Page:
Special Issue "6th Pan-American Dengue Research Network Meeting"

A special issue of Viruses (ISSN 1999-4915).

Deadline for manuscript submissions: closed (30 September 2018).

Special Issue Editors

Assoc. Prof. Nikolaos Vasilakis
E-Mail Website
Guest Editor
Department of Pathology and Center of Biodefense and Emerging Infectious Diseases; Center for Tropical Diseases; and Institute for Human Infection and Immunity University of Texas Medical Branch, 301 University Blvd, Galveston, TX 77555-0609, USA
Interests: basic research on evolution and pathogenesis of arthropod-borne viruses; quasispecies in transmission dynamics and emergence; and discovery and characterization of novel/new viruses
Special Issues and Collections in MDPI journals
Dr. Carlos A. Sariol
E-Mail Website1 Website2
Guest Editor
Unit of Comparative Medicine, Caribbean Primate Research Center, Department of Microbiology and Medical Zoology, Department of Internal Medicine, University of Puerto Rico-Medical Sciences Campus, San Juan, Puerto Rico, USA
Interests: basic research on flavivirus interactions at molecular level and pathogenesis; vaccine development and characterization of novel viruses in non human primate model; also interested and actively involved in clinical trials for several diseases including flavivirus vaccines

Special Issue Information

Dear Colleagues,

The Pan-American Dengue Research Network Meeting (http://www.pandenguenet.org) is an initiative to gather researchers across the Americas every two years to discuss their recent advancements in the field, communicate this information to the scientific community in the region, foster collaborations among groups, and discuss future research strategies that will further strengthen the field. During these meetings, cutting-edge topics on dengue field are presented and discussed. One of the main objectives of this application is to guarantee the participation of many graduate students and junior investigators from Latin American and Caribbean regions, which have been usually underrepresented in science. The scientific meeting to be held for the first time in the US and undoubtedly will make an important contribution to supporting and broadening the impact of research on dengue throughout the hemisphere. Additionally, for this meeting the scientific scope will be expanded to cover Zika, chikungunya and Mayaro, arboviroses that have recently re-emerged in the Americas with devastating effects for human public health. Lastly, we will celebrate and honor the contributions of Robert Tesh and Hilda Guzman to arbovirology, both of whom have recently retired after 30 years as curators of the World Reference Collection of Emerging Viruses and Arboviruses (WRCEVA). The collection of reviews and original research papers in this Special Issue is intended to summarize and showcase current research on arboviruses by investigators from throughout the Americas.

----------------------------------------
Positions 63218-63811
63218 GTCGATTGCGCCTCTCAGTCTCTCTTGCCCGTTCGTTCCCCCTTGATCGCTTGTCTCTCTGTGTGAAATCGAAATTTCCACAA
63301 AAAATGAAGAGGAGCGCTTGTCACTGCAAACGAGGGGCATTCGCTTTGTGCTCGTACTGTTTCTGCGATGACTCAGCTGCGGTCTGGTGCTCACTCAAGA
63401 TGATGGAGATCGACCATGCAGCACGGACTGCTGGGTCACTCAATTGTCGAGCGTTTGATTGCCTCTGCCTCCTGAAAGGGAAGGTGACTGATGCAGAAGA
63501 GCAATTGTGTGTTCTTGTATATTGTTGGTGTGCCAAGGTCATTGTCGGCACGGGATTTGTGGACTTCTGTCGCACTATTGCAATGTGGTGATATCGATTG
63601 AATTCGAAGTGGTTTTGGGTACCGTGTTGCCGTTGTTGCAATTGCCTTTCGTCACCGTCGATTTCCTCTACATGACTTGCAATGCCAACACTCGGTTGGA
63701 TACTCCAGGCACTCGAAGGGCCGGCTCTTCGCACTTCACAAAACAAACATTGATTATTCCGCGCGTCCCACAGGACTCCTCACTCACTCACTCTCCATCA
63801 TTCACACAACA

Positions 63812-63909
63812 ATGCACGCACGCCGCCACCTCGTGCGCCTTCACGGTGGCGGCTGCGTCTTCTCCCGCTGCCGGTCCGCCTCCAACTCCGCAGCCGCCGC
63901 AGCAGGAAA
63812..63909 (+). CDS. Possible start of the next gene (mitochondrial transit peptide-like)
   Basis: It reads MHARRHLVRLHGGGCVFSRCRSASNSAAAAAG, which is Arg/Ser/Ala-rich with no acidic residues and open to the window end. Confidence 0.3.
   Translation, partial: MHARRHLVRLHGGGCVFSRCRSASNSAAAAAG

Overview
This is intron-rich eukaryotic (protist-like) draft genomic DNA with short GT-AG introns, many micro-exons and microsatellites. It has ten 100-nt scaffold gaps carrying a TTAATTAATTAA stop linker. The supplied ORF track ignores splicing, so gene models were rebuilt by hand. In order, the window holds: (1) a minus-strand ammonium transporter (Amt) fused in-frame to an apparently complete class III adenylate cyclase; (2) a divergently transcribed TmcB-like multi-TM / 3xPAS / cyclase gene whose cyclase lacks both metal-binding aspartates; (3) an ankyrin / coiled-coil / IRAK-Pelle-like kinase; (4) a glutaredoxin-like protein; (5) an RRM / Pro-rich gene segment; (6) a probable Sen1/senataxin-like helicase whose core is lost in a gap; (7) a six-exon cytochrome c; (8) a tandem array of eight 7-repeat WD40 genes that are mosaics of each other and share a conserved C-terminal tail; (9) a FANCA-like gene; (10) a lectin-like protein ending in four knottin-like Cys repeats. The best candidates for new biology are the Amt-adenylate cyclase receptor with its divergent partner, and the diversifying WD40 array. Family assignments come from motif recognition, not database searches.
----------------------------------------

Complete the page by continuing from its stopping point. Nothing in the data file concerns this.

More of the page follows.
Assoc. Prof. Nikolaos Vasilakis
Dr. Carlos A. Sariol
Guest Editors

Manuscript Submission Information

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Keywords

  • Dengue
  • Zika
  • Chikungunya
  • Yellow fever
  • Mayaro
  • vaccine
  • pathogenesis
  • immunology
  • virology

Published Papers (12 papers)

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Research

Jump to: Review

Open AccessArticle
Molecular Epidemiology of Dengue in Panama: 25 Years of Circulation